Until recently, in standard hospital settings the tissue blood supply could be inferred only from indirect measures such as assessment of the clinical signs and intracranial pressure (ICP) monitoring. This critical parameter can now be imaged directly with stable xenon-enhanced computed tomographic (CT) imaging. The procedure requires only an additional 10 minutes after a standard head study, yet it provides potentially vital information about tissue perfusion. We describe here a patient in whom a frontal lobe hematoma produced a direct mass effect, causing an element of central herniation with relative sparing of lateral and posterior cortical regions. Although the ICP recordings remained unchanged, symptoms of brain stem compression became apparent. Xenon/CT cerebral blood flow (CBF) mapping demonstrated a flow decrease mainly within the left frontal lobe and throughout central ganglionic structures. After removal of the left frontal hematoma, both clinical status and local and central flow improved. Because the xenon/CT method combines direct anatomical information with blood flow information in one examination, it may be a valuable clinical tool in providing a better understanding of pathophysiology in patients with head injuries and other mass lesions.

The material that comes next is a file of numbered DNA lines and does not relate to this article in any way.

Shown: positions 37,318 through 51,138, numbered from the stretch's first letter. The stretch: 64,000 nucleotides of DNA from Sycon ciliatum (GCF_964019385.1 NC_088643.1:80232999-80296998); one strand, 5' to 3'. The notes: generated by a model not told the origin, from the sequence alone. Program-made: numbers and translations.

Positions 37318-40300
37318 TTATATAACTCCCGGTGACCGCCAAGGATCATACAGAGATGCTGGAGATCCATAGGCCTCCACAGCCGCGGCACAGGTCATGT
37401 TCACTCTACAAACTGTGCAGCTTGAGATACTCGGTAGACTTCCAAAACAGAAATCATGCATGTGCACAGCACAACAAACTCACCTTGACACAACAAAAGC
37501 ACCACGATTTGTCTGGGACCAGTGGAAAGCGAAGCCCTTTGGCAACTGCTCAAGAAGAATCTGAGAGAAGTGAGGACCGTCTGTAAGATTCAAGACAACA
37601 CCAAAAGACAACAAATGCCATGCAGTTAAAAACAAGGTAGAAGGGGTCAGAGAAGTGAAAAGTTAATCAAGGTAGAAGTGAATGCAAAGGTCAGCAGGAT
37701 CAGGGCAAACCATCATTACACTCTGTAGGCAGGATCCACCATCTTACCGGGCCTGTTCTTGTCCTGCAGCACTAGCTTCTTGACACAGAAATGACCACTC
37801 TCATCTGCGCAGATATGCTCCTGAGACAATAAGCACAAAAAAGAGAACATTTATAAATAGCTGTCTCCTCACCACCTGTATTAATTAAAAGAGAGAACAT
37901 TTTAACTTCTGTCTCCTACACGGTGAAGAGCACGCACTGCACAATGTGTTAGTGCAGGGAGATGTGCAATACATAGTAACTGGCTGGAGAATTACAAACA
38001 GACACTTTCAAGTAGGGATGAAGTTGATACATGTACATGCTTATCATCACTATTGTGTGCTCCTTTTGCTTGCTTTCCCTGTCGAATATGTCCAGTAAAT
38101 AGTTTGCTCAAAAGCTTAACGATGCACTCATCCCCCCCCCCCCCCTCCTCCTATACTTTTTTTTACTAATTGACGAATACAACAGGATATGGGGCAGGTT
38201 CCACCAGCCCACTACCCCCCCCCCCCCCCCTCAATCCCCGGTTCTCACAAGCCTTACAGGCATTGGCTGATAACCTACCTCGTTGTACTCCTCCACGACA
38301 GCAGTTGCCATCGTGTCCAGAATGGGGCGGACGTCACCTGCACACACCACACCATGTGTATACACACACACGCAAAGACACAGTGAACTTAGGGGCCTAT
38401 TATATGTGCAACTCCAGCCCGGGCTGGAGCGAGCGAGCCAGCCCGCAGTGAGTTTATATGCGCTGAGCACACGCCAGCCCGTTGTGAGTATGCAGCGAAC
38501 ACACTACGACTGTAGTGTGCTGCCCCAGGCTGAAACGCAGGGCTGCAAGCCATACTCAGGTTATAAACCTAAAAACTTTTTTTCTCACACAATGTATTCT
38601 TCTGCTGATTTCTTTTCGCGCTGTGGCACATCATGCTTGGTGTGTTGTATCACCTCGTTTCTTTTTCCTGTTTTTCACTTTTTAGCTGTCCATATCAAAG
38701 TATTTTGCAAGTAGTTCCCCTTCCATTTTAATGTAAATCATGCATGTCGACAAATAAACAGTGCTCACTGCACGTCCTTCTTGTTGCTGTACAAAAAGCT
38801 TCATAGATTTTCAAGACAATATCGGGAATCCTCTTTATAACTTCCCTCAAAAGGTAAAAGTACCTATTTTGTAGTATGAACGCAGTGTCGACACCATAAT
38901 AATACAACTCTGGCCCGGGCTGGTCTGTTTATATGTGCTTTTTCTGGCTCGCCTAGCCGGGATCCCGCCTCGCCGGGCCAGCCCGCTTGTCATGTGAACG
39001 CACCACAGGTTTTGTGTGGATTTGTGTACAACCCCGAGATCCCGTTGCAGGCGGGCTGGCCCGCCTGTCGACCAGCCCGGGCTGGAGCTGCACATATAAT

|Original language||English (US)|
|Number of pages||4|
|State||Published - 1985|
ASJC Scopus subject areas
- Clinical Neurology